National Sloppy Joe Day and a Sizzling Salsa Sloppy Joe

What could be more American than a Sloppy Joe, right? Well, maybe. When we think of Sloppy Joes, we think of Joe as in a cup of Joe or GI-JOE. And of course; All-American average Joe – the guy on the street whose opinion of the world really mattered. The last thing we think of is Havana, Cuba.

Yet, as one story goes, that’s exactly where we should begin our search for the origins of the Sloppy Joe. Way back somewhere around 1917 or so, a guy named José Abeal Otero opened a bar in Havana. The regulars to his establishment called him “Sloppy Joe”. (For reasons I’d rather not speculate on since he was in the hospitality industry, but whatever). Now José had the reputation as a smart businessman and saw a great marketing opportunity to be had simply by changing the name of his bar to “Sloppy Joe’s”.

As the story goes, José decided to add food to his Cantina. He put together a simple sandwich filled with ground beef that had been stewed in tomatoes. Mr. Otero took his inspiration from two Cuban dishes; Ropa Vieja, a dish of shredded beef with tomatoes and spices, as well as Picadillo, a comfort food of ground beef mixed with capers, olives and raisins. According to those in the know, the Sloppy Joe sandwich came to America thanks to Ernest Hemingway, who loved Sloppy Joe’s in Havana. Hemingway’s friend, Joe Russel, opened a bar in Key West, Florida, in the 1930s called the sliver Slipper. Hemingway convinced his friend to change the name to Sloppy Joe’s, and to start serving the sandwich from Havana. To this day, the Key West bar still serves their signature Sloppy Joe Sandwich, boldly claiming that they are the original. Sound good, right?

Now like all good food folklore, there’s another story out there. This one is pure American, as in Midwest America, as in Sioux City, Iowa. Way back in the 1920s, people were consuming a Loose Meat Sandwich. It’s sort of like a Sloppy Joe, but without the sauce that makes Joes Sloppy. As the theory goes, a guy named Joe, a cook at a restaurant in Sioux City, came up with the idea of mixing tomato sauce with ground beef, transforming the Loose Meat Sandwich into the Sloppy Joe.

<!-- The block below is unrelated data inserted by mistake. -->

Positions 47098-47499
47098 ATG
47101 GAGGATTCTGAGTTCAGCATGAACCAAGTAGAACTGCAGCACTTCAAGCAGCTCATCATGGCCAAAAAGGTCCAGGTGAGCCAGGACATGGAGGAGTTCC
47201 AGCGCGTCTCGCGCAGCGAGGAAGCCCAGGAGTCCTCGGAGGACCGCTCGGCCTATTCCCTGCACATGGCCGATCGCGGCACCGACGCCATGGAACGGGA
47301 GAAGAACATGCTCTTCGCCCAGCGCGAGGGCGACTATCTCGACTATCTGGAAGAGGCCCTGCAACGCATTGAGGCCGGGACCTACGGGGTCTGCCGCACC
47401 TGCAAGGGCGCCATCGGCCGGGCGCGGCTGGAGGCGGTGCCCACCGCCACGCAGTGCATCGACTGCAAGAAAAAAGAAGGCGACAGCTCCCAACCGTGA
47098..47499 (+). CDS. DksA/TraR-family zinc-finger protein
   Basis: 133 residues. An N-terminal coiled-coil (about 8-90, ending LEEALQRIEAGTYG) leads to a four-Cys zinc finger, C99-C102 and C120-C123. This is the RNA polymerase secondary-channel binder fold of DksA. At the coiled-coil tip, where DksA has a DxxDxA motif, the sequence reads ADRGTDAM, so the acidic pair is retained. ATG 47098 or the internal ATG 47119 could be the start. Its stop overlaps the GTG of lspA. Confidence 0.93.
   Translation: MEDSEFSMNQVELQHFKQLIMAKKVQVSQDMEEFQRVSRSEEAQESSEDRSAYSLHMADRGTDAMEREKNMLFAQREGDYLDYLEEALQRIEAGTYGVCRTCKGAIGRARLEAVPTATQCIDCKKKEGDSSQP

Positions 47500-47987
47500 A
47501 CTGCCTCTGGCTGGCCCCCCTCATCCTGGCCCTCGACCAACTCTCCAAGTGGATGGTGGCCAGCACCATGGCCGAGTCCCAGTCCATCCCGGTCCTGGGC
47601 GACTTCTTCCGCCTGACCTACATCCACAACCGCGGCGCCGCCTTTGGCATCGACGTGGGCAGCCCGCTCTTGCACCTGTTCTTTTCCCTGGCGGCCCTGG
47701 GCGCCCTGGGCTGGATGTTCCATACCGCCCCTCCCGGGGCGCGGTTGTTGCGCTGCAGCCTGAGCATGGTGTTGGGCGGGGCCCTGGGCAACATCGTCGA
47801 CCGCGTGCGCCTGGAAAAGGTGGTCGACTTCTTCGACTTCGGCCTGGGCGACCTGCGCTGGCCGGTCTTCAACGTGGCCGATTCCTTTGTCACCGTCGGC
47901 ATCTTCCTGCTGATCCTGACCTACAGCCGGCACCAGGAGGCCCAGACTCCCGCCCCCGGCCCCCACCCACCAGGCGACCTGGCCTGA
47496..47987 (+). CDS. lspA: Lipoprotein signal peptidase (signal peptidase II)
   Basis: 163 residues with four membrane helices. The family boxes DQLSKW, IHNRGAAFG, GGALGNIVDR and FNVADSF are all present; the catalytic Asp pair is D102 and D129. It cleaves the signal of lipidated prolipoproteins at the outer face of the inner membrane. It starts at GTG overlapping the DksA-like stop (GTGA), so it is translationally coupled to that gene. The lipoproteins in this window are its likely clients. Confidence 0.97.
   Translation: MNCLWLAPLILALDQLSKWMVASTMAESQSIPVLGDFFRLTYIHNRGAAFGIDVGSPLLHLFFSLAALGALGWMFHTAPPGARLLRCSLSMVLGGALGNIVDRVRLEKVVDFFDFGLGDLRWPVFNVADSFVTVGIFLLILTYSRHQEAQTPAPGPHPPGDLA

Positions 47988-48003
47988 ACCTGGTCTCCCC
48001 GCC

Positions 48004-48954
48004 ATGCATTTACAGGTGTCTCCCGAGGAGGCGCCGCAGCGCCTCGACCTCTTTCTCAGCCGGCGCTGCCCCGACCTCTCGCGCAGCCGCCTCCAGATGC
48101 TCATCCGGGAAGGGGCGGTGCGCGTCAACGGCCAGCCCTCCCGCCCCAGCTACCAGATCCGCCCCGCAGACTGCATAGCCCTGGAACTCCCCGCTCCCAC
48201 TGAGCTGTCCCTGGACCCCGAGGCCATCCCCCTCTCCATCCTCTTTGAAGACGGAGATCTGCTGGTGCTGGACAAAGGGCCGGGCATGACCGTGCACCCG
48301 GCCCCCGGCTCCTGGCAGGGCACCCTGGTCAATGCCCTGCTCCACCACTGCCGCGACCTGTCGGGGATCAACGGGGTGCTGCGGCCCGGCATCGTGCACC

From the 1940s through the 1970s, cookbooks across America featured recipes for Sloppy Joes. The sandwich was so popular that in 1969, the canned Sloppy Joe Sauce burst onto the scene as the Manwich, reminding us that “A sandwich is just a sandwich, but a Manwich is a meal”.

The Sloppy Joe of today hasn’t evolved much. Oh sure, some have more spice than others, but the basic concept remains the same. Ground beef smothered in some sort of tomato-based sauce squished between two buns. That’s it. So here’s to the Sloppy Joe!

Salsa Sloppy Joes
1/4 White Onion, minced
1 lb Ground Chuck
2 garlic cloves, minced
Kosher Salt to taste
1/2 teaspoon Ground Cumin
3/4 cup Hot Salsa
1/4 cup Ketchup
4 Kaiser Rolls or Hamburger Buns, lightly toasted

Peel and mince 1/4 of a white onion. Set aside.

Heat a large cast iron skillet over medium high heat until almost smoking. Break up the ground chuck, spread over the bottom of the skillet and top with the chopped onions. Brown the ground chuck and onions together while continuing to break the meat into small pieces. Cook til meat is cooked through and onions are tender. Drain off any excess fat.

While the meat and onions are cooking, peel and finely mince the garlic cloves. Set aside until the meat has been cooked through and drained of any excess fat.

Add garlic, salt, and cumin. Stir the garlic until fragrant, about 30 seconds.

Add salsa and ketchup to the skillet. Mix well, lower the heat to simmer and let cook for about 10 minutes.

White the Joes are simmering, light toast the buns on a griddle with a little butter.

To serve, pile about a quarter of the mixture onto the bottom of four buns, cover with the top bun and serve with plenty of napkins.

Author: Rosemarie's Kitchen

I'm a wife, mother, grandmother and avid home cook.I believe in eating healthy whenever possible, while still managing to indulge in life's pleasures.

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